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Making Octopussy

6th June 2023

Look back at the production history of Octopussy on its 40th anniversary

MI6 logo By MI6 Staff
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While the previous Bond film, 'For Your Eyes Only', had been in production, its financiers, United Artists were facing the biggest crisis in its history. In 1980, they'd released Michael Cimino's epic western Heaven's Gate, a film that had cost the company $40 million and which had stiffed at the box office. It became probably the most infamous movie disaster of all time and pushed United Artists to the brink of bankruptcy.
It was left to MGM to come to the rescue. They mounted a successful take-over bid and the two companies were merged to form MGM / UA, an arrangement that suited both companies as MGM was not doing so well financially either. But MGM chairman Kirk Kerkorian was keen to see the two companies grow together and saw the Bond films as one of the flagships of the new company.

Albert Broccoli and United Artists production head Steven Bach officially announced the start of pre-production on the thirteenth EON Bond film, 'Octopussy', the title - but precious little else - taken from another of Ian Fleming's short stories. MGM / UA expressed their confidence in the series by upping the budget for the new film to $25 million.

But before any serious work could begin, Broccoli had the hard task of convincing Roger Moore to return to the series again. Moore was still refusing to sign a long-term contract with EON and, just as he had prior to For Your Eyes Only, he'd decided not to come back for Octopussy.

Norbert Auerbach, president of UA, and Broccoli lured Moore back with a $4 million salary and a percentage of profits, but only after a number of other actors [chief among them American James Brolin] had been considered for the role.

Moore was becoming increasingly concerned that he was no longer the right man for the job - he was now 54 years old and was increasingly frustrated by the fact that the role simply wasn't all that demanding.

Broccoli had another problem to deal with, one that could have been potentially even greater than losing his financiers and his star. As part of his agreement that producer Kevin McClory had entered into with EON over 'Thunderball', the script copyright would revert to McClory after ten years and he agreed not to make any other Bond films during that period.

In 1975, just as the ten-year period was coming to an end, McClory began planning a new Bond film. On 12 May 1976, he took out a full-page advertisement in Variety announcing the imminent arrival of something called James Bond of the Secret Service, a new Bond film that could boast Sean Connery on board as a script advisor and thriller writer Len Deighton manning the typewriter. Filming was due to have begun in February 1977 with Orson Welles being hotly tipped to play Blofeld, Trevor Howard penciled in as M, and with Richard Attenborough set to direct. The film, later retitled Warhead, floundered in the courts when questions were raised as to what exactly McClory now had the rights to.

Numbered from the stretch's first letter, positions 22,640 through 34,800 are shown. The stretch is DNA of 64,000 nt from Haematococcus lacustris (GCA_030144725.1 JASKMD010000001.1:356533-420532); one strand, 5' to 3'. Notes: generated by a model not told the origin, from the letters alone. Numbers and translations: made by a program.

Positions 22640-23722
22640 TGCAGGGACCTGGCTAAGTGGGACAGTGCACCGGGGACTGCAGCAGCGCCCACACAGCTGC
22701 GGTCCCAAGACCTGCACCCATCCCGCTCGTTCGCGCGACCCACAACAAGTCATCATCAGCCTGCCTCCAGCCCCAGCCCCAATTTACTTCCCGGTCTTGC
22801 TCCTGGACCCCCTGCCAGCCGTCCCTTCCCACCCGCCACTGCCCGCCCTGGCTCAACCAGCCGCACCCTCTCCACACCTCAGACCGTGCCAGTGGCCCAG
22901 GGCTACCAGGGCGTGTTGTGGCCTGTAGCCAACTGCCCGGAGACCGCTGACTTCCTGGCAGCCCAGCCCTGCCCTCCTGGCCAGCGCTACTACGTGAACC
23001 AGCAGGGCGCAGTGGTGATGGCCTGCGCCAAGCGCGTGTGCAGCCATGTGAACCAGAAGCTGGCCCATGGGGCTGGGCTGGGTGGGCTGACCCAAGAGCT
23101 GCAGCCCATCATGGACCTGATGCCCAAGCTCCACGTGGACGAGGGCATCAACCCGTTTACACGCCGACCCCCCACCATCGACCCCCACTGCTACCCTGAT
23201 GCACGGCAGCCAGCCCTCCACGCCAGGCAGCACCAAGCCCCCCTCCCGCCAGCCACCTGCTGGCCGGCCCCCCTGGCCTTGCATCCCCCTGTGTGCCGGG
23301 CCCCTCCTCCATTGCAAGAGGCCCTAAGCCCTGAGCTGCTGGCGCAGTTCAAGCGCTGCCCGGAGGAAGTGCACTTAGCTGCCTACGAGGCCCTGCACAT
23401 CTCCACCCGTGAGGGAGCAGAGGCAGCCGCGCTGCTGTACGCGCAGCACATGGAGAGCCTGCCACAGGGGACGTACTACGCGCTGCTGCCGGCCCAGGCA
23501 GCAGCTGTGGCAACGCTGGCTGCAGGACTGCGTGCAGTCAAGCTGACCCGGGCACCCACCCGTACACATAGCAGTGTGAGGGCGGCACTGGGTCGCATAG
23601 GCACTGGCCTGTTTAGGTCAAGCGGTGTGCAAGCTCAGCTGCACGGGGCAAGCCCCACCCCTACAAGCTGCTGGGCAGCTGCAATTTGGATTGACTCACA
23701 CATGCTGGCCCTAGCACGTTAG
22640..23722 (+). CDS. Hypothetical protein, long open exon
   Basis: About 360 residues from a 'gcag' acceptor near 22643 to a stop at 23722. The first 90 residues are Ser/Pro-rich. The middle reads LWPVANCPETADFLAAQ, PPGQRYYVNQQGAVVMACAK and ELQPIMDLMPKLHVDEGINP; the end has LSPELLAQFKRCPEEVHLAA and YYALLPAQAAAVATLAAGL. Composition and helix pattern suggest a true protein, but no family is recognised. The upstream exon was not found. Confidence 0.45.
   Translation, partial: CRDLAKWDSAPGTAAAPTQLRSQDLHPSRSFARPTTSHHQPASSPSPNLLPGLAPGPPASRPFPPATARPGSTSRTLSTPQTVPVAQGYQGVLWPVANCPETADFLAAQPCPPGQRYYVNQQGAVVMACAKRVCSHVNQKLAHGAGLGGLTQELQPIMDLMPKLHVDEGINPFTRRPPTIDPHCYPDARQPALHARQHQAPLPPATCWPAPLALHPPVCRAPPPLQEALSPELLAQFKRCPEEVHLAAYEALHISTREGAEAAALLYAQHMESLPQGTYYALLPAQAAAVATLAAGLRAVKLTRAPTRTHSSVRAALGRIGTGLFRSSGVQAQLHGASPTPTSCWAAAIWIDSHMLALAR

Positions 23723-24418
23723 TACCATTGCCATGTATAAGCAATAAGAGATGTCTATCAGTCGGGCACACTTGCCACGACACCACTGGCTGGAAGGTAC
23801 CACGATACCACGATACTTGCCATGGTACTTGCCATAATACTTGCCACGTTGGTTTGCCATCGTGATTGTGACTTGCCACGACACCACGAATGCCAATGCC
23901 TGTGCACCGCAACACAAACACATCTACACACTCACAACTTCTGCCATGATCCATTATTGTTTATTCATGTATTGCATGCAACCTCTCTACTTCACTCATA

Connery walked away from Warhead leaving McClory to work out the fine details of his agreement with EON. And by 1982, McClory was in a position to finally mount his own Bond project, the first non-EON 007 movies since the disastrous Casino Royale [1967]. What was perhaps most worrying for Broccoli was that the new film, now retitled Never Say Never Again, had Connery back in the fold and this time he was stepping in front of the cameras for one last fling with Bond.

McClory had announced that Never Say Never Again would commence shooting at about the same time as Octopussy which meant that Moore's sixth outing as 007 would be going head-to-head with the return of Connery.

Disregarding McClory's attempts to start a rival franchise, EON began work on their new film. The script, which mentioned the events of Fleming's original story only in passing and which also included a scene [wherein Bond inflates the price of a Faberge egg at an auction] from another story, The Property of a Lady, was originally co-written by Broccoli, returning director John Glen and George MacDonald Fraser, the author of the Flashman novels and writer of The Three Musketeers [1974] and Force Ten From Navarone [1978], directed by former Bond director Guy Hamilton.

The script was eventually superseded by one written by Bond veteran Richard Maibaum and executive producer Michael G. Wilson [with, as Maibaum pointed out, "none of that space station crap like they had in Moonraker [1979]], though Fraser was to retain a co-screen writing credit.